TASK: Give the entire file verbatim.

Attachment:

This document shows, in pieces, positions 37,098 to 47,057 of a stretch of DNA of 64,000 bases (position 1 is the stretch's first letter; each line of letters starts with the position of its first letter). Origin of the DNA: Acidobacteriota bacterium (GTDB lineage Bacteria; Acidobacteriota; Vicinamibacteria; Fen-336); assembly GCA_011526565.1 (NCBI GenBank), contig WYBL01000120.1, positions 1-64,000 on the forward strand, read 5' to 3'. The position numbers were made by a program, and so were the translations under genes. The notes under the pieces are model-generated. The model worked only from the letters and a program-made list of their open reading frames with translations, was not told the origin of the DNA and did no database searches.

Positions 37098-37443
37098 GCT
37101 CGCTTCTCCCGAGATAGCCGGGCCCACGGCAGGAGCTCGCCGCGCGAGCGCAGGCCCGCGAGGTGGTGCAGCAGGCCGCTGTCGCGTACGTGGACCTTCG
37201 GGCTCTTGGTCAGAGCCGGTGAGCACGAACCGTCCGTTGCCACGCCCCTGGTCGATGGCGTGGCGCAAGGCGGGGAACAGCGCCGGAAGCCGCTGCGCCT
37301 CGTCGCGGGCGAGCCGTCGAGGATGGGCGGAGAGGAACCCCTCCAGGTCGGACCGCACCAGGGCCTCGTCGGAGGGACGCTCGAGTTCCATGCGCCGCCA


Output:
This document shows, in pieces, positions 37,098 to 47,057 of a stretch of DNA of 64,000 bases (position 1 is the stretch's first letter; each line of letters starts with the position of its first letter). Origin of the DNA: Acidobacteriota bacterium (GTDB lineage Bacteria; Acidobacteriota; Vicinamibacteria; Fen-336); assembly GCA_011526565.1 (NCBI GenBank), contig WYBL01000120.1, positions 1-64,000 on the forward strand, read 5' to 3'. The position numbers were made by a program, and so were the translations under genes. The notes under the pieces are model-generated. The model worked only from the letters and a program-made list of their open reading frames with translations, was not told the origin of the DNA and did no database searches.

Positions 37098-37443
37098 GCT
37101 CGCTTCTCCCGAGATAGCCGGGCCCACGGCAGGAGCTCGCCGCGCGAGCGCAGGCCCGCGAGGTGGTGCAGCAGGCCGCTGTCGCGTACGTGGACCTTCG
37201 GGCTCTTGGTCAGAGCCGGTGAGCACGAACCGTCCGTTGCCACGCCCCTGGTCGATGGCGTGGCGCAAGGCGGGGAACAGCGCCGGAAGCCGCTGCGCCT
37301 CGTCGCGGGCGAGCCGTCGAGGATGGGCGGAGAGGAACCCCTCCAGGTCGGACCGCACCAGGGCCTCGTCGGAGGGACGCTCGAGTTCCATGCGCCGCCA